Synopsis: Taken from the book
When Alan Banks receives a mysterious and disturbing telephone call from his brother Roy, he abandons the peaceful Yorkshire Dales for the bright lights of London to search him out. But Roy has vanished into thin air, and now Banks fears this could have been their final conversation.
Meanwhile DI Annie Cabbot is called to a murder scene on a quiet stretch of road just outside Eastvale. A young woman has been found dead in her car…and in the back pocket of her jeans, written on a slip of paper, police discover Banks’s name and address.
Living in his brother’s empty, luxurious South Kensington house, Banks finds himself digging into the life of the brother he never really knew or even liked. And as he begins to uncover a few troubling surprises, Annie must single-handedly track down the Eastvale victim’s friends and colleagues.
It seems that both trails are leading towards frightening conclusions. But when the cases begin to intersect, the consequences for Banks and Annie become terrifying…
About The Author:
Born in Yorkshire, Peter Robinson achieved his BA Honours Degree in English Literature at Leeds University, went to Canada to take his MA in English and Creative Writing, returning to York University where he was awarded a PhD in English.
He now divides his time between, Richmond North Yorkshire UK and Toronto Canada.
He is renowned for introducing us to the character, Detective Inspector Alan Banks, in his first novel ‘Gallows View’, in 1987. This Mystery Series, now boasts some 19 books, plus numerous nominations and awards, for it’s author.
My Personal Thoughts About This Book:
Without having read many of the other books , in this most enjoyable series, and wondering why it has yet to be made into a television drama, like so many of it’s counterparts, I came to the conclusion that this must have been the most emotional and difficult case for Alan Banks.
With his personal life, the proverbial shambles and his career hanging in the balance, we find Banks in a state of almost catatonic depression, at the start of the book. He is morose and reclusive and it is with great difficulty that he finds the motivation to travel down to London, to try and find out what is so worrying his brother.
As Banks has always felt himself to be the outsider of the family, with his perception that Roy is the favoured son, and with the knowledge that the two of them have never been particularly close, he is still questioning Roy’s motives in calling him, so his investigation starts off at a very slow pace.
Once the enormity of Roy’s predicament starts to unfold, we can visibly see Banks begin to rally, although he then makes perhaps a huge mistake in judgement, in not involving, nor even informing the local policing authorities of his growing concerns, especially when he realises just how close to the wind Roy is sailing, in some of his business connections.
He has realised that despite their differences, Roy is the brother for whom, when he analyses his motives he does still have feelings, so the urge to give Roy the benefit of the doubt and protect his parents from the truth for as long as possible, is a strong one.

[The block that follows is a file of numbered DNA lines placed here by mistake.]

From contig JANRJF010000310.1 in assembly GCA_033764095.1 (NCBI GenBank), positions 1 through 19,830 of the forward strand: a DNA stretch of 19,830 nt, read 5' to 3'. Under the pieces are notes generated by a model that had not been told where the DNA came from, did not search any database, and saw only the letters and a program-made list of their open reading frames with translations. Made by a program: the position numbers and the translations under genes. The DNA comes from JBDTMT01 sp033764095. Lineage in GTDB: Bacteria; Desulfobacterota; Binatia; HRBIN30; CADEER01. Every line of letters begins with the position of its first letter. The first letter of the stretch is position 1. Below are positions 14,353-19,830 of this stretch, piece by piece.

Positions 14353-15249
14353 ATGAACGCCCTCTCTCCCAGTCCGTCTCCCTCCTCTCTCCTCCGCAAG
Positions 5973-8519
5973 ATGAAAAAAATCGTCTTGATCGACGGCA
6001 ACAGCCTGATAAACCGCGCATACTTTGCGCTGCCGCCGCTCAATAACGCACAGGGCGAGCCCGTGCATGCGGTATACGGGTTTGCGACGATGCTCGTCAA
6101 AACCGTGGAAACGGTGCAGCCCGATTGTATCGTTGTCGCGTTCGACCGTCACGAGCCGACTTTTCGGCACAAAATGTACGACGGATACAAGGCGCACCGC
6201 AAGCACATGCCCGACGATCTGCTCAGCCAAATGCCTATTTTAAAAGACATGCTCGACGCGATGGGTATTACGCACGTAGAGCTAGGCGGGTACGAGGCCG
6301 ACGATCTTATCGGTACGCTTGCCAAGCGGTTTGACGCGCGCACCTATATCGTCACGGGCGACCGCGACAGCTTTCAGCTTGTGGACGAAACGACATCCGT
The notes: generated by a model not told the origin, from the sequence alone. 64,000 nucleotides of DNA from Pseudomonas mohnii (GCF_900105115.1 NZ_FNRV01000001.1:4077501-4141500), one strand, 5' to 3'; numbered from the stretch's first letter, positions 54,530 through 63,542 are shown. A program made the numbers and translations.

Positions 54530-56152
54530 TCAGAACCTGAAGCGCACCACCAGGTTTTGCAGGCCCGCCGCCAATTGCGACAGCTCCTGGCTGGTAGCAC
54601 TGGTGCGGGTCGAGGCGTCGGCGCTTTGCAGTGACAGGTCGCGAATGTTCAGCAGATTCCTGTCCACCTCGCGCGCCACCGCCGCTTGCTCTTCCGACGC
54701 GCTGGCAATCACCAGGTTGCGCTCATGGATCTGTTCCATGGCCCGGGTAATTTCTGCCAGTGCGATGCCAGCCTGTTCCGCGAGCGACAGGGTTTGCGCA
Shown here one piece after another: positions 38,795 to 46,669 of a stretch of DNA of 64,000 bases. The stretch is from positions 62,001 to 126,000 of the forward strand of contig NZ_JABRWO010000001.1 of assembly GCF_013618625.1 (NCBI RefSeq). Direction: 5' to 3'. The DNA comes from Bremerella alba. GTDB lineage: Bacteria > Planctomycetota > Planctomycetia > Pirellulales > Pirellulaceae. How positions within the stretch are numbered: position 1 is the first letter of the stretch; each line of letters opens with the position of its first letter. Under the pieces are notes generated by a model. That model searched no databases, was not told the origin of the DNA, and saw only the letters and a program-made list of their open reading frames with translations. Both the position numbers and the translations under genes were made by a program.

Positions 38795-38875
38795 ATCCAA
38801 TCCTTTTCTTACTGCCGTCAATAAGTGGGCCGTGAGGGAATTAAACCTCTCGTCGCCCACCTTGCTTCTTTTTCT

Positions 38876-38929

Instead, Banks enlists the help of his long-time rival, of dubious integrity, Detective Superintendent Burgess, who is surprisingly co-operative and, for him, discreet. Then, Roy’s disappearance starts to converge with a case being investigated back in Yorkshire and Banks has no choice but to engage with some of the colleagues he has been avoiding and also with a new character, that Peter Robinson introduces quite near to the end of the book, but who plays a pivotal role in the plot’s outcome.
Banks discovers that despite his estrangement from Roy, the younger man is still deep down, looking for his older brother to help him out of a hole, just as he had when they were children, but has maybe left it too late to let Banks know the respect he actually has for him. Banks in turn reminisces about times past, when he may have avoided Roy, because of the jealousy he felt, over the attention he was given by their parents.
Banks also has to come to terms with his parents vulnerability and frailty, although we see that this is quite difficult for them all to deal with, as they seem to be a very undemonstrative, insular family, unused to showing their true feelings and emotions.
Working on a case where family is so involved, would be an emotional roller coaster for anyone, but given Banks’s fragile grasp on reality, Peter Robinson has done a great job at guiding his character through the minefield and back to a sense of reality.
Banks’s professionalism wins through in the end, although there are a couple of heart stopping moments along the way, and the climax is redemptive, but uncomfortable.
By the time he returns to The Dales, Banks is well on his way to recovery and ready to pick up the pieces of his professional life, whilst his private life will need considerably more work on it, before it can really be seen as back on track.
I thoroughly enjoyed this brilliant homage to ‘The Great British Detective’ and would award it 4 out of 5